A British friend who rented a Chevy Malibu last weak reported that it was "shocking", and not in a good way. The Chevy Volt, once touted as the company's Great Green Future, needs thousands and thousands worth of incentives to move a unit . . . and even at that, is selling so few that they've temporarily shut down the assembly line where they're made. The company's stock price has been stuck in the low twenties for months--which means, for those following along at home, that if the government sold its GM shares today, taxpayers would lock in a $15 billion loss on the money we gave them.
Two years ago, I asked whether GM had gotten its groove back. The Cruze, their "Corolla killer", seemed like a good car. The Buick Enclave looked nice. More importantly, the company had gotten rid of a lot of the legacy costs that had made it literally financially impossible to compete with Honda and Toyota. For any given level of car, GM started off a couple of thousand in the hole: pensions for retired workers, retiree health care, higher wages (including wages for those in the "job bank" who weren't actually working). Especially in small cars, where the profit margins are thinner, there was only one place that money could come from: the quality of the car. Less insulation, cheaper trim, fewer little extras. Which is the answer to the question that President Obama allegedly asked when he sat down with the auto task force: "Why can't they make a Corolla?"
Mickey Kaus made fun of me for that article, saying I'd been taken in, like many reporters before me, by GM's promises of change. Last year I revisited the question a bit, with no firm conclusions except one:
Unfortunately, corporate culture is a sort of black box; from the outside, you can’t see what’s going on. You have to wait to see what emerges.
What we can say is that this time, we’re actually going to find out. GM has fixed basically every other problem that anyone could name: Instead of a $2,000-a-car cost disadvantage due in large part to legacy costs such as wages and retiree benefits, it now has a cost advantage. The eight marques that multiplied the overhead and muddied the value propositions of its brands have been streamlined to four. The excess dealerships have been closed.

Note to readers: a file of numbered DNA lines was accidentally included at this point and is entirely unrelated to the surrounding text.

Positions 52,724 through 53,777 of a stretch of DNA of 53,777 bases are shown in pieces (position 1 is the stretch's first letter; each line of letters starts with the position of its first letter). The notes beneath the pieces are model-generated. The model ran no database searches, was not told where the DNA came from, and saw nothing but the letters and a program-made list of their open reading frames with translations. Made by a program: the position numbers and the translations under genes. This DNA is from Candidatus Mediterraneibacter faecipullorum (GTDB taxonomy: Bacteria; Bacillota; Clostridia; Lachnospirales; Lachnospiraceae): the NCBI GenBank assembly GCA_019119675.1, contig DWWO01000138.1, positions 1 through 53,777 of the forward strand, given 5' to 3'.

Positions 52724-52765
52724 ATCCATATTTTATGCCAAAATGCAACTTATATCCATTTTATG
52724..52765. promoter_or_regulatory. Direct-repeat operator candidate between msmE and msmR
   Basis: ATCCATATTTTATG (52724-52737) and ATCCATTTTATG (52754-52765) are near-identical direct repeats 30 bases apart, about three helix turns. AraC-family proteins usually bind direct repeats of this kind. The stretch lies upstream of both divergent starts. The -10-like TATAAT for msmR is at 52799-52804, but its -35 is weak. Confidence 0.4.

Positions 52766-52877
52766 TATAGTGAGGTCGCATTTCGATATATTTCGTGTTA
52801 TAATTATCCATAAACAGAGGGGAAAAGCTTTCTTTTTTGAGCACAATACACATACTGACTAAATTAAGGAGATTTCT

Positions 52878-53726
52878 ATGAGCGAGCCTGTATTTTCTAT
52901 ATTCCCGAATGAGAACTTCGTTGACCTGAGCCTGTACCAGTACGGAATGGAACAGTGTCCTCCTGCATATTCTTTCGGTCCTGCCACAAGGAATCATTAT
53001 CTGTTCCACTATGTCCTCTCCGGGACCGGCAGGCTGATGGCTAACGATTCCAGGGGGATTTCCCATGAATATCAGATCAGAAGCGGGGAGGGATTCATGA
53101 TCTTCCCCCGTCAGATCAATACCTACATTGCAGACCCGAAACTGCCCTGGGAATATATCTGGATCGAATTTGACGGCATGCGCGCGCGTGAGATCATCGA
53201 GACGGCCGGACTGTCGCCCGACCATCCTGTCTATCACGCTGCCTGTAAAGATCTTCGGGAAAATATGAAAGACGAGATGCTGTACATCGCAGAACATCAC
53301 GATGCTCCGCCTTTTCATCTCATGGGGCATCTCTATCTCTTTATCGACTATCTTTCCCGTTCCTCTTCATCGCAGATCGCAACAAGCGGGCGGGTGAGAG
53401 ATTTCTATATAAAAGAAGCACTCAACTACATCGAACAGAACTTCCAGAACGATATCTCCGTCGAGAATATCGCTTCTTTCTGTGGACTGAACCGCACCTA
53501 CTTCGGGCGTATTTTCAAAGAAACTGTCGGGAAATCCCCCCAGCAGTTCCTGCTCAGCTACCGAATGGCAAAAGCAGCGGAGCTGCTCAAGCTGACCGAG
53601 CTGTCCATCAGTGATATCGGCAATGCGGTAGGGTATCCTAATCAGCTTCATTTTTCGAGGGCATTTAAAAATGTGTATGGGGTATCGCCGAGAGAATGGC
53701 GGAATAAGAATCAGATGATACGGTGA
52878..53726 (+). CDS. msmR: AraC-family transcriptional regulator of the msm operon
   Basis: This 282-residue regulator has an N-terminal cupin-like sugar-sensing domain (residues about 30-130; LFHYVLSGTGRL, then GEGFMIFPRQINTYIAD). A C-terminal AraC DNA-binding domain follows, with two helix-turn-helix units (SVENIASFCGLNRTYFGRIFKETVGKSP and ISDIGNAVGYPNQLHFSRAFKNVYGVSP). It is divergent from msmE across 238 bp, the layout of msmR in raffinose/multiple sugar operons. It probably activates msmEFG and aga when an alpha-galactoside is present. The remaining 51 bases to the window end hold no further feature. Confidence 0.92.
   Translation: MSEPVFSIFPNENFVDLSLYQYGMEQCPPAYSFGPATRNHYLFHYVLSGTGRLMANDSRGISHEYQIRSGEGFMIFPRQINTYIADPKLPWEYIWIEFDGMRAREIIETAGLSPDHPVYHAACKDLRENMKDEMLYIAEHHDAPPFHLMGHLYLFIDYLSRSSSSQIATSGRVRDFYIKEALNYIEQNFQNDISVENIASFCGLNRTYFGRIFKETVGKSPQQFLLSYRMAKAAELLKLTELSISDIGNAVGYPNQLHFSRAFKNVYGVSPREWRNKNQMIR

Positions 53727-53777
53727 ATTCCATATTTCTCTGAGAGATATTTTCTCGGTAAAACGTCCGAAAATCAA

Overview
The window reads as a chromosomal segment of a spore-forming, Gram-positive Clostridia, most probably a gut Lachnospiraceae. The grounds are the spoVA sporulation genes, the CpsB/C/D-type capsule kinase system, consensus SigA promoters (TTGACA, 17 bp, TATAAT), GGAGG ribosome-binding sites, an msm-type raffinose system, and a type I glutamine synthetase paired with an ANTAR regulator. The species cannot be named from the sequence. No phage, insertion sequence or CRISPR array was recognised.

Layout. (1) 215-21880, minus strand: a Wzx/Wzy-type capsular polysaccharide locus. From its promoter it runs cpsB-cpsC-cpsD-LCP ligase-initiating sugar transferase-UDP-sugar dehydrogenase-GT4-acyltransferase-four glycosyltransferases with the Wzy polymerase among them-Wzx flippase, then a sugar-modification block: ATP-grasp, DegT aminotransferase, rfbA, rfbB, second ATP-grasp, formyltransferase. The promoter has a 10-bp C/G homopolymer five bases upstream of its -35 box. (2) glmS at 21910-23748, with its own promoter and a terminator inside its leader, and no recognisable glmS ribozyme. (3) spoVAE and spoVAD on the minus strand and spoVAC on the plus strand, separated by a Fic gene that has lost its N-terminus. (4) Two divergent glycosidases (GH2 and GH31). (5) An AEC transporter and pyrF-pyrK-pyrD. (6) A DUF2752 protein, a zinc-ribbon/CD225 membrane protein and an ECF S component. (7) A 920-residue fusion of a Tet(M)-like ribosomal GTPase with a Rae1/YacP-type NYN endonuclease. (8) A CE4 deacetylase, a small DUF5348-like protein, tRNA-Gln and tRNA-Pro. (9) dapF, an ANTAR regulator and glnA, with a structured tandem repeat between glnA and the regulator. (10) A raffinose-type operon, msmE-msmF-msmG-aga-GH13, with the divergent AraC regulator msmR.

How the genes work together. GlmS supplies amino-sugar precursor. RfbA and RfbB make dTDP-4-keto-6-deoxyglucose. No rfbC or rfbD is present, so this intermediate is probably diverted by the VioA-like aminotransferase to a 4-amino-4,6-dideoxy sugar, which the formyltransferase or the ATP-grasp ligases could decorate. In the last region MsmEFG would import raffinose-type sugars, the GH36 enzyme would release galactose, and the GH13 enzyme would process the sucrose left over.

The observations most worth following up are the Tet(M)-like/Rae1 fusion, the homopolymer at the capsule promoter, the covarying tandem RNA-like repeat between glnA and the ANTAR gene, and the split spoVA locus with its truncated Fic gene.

What’s left is culture. After everything, if GM begins losing market share again, we’ll know that it’s beyond saving. To paraphrase the old joke: “How many experts does it take to turn around a big company? Only one—but the company has to really want to change.”
The jury is still out, of course, but things don't look all that great for the defendant. GM still just seems to be muddling along. They've apparently been sticking to pricing discipline on the Cruze--a welcome sign from a company that has previously been far too reliant on deep discounting and fleet sales which kill resale values. But the result has been a steep decline in sales. The brand is still damaged. And the company overall still depends a lot on trucks, fleet sales, and discounting--three questionable sources of revenue that got them into trouble in the past. And while their market share briefly moved back above 20% in the wake of the Fukishima disaster, it's back down to 18% in 2012.
To be sure, GM is better positioned to handle the decline, having shed dealers and workers and retiree health costs. But that's hardly a rousing endorsement of either the company, or the bailout.
Conservatives will blame the union, and to be sure, those costs would have been cut more deeply if the government had not interfered. Liberals will blame management, and of course, they are the people who brought us the too-expensive Volt, and other Greatest Non-Hits of the GM lineup.
But if the company fails again, I think that both of these places miss the point: it is the company, not the union or management, that isn't working. It went into 2008 with a damaged brand, a history of poor labor relations, and a thousand other problems. There may simply have been no way to make the company over into something that could once again be a world-class competitor.